January 27, 2023
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We ran over a skunk the other night.

My wife, her former judicial honor who still wields authority in my direction even if she is no longer officially invested with such, would say, “What’s with the ‘we,’ Bucko? You did that, not me.”

Well, she was in the car. Yes, I was driving. But I maintain that since the beast was in the middle of the lane, the middle of my lane, as he waddled across the road, the only proper course for the captain of any automotive ship was to take him out. Dead on. Very bad things happen when you swerve in such a situation. So I, or we (my wife being a startled and quickly wide awake accomplice), nailed him.

We were heading home from a particularly poignant time with dear friends. The highway was long, empty (well, mostly), and dark. Gas prices have meant that I’ve been reduced more often than usual to driving my wife’s minivan. It’s a very utilitarian and useful vehicle, presently in much demand, I hear. But it is not a manly vehicle, such as, for example, my truck. If that’s a sexist comment, I feel terrible about it.

But the practical point is that the minivan is, by design, low to the ground, and skunks, though lowly creatures in many ways, are not low enough to the ground. He or she (I’m not really sexist at all, you see) might have just barely escaped my pickup under-carriage, though I doubt it. But we were in the van. No chance. In the millisecond when I thought a miracle might have happened and the skunk had perhaps done a very un-skunk-like thing and ducked, well, no.

Kerthump! Bump! Bumpety-bump! Goodbye skunk.

Then came the smell.

I didn’t have time to take a rear-view look for a carcass. The multiple bumps, rather than one significant thunk! led me to believe that he was not impaled in our vehicle’s grill. (We once had a pheasant as a temporary hood ornament.) I felt no deep need to turn around and officiate at a burial.

I’ve not done the research to know if skunks who die violently automatically spray as their teeny-weeny brains and their sphincters cease communication. I’ll look it up later.

But our association with that skunk was, I assume, as deadly as it was brief. All the ill-fated beast did was to brush up quite quickly and uncomfortably beneath the minivan’s low under-carriage. And that was enough. For death. And for a distinctly skunk-ish odor.

If the skunk actually sprayed, we weren’t around long enough to catch much of it. But just an incredibly speedy brush-up produced a malodorous aroma that took miles to shake off.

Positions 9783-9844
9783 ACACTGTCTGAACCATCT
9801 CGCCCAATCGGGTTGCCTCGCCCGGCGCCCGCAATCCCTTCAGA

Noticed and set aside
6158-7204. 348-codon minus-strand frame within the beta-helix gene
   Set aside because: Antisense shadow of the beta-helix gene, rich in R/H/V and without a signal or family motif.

There is, dear readers, a lesson in this. In its eau de parfum essence, the moral is “If you don’t wish to stink, don’t snuggle up to skunks!” It really doesn’t take a long association with one before you begin to acquire its odor.

Practical illustrations and warnings abound. You can quickly supply some of your own, but here are a few of mine.

I’m thankful for people of good will who work within to try to improve them, but our two major political parties, especially at the highest levels, seem determined to reward lunacy or cowardice (pick the mix you prefer) and have little place for prominent candidates who display wisdom, courage, and integrity—and don’t leave a distinct aroma in their wake. Non-stinkers in either party’s national arena will pay a heavy political price. Pay it or stink? Sometimes the choice is that stark in politics—and in more than a few other venues.

Surround yourself at work or business with those whose only real desire is for power or “success”? Enthrone as heroes loud “stars” whose “values” are of the lowest sort? Trade integrity for advancement? Ditch good morals for pleasure or just popularity? How much of that stinkiness can we partake in and not begin to exude a tell-tale scent ourselves?

In our homes, our workplaces, our play-placesand our hearts—we need to take care. Our incredibly gracious Lord will help us, forgive us, lead us. What our King desires for us is our highest good. He wants us, in all of the arenas of our lives, to honor him with “the sweet scent,” the “exquisite fragrance,” of those whose lives are quietly but truly devoted to Christ (see 2 Corinthians 2:14-16 and its various translations).

That’s a far higher calling than just not stinking. But asking God for help not to become stinkers is certainly a good start. And, be not deceived, even now many, maybe most, people know a stinker when they smell one.

Full disclosure: One skunk was harmed before the writing of this column.

Curtis K. Shelburne

Muleshoe Journal Correspondent

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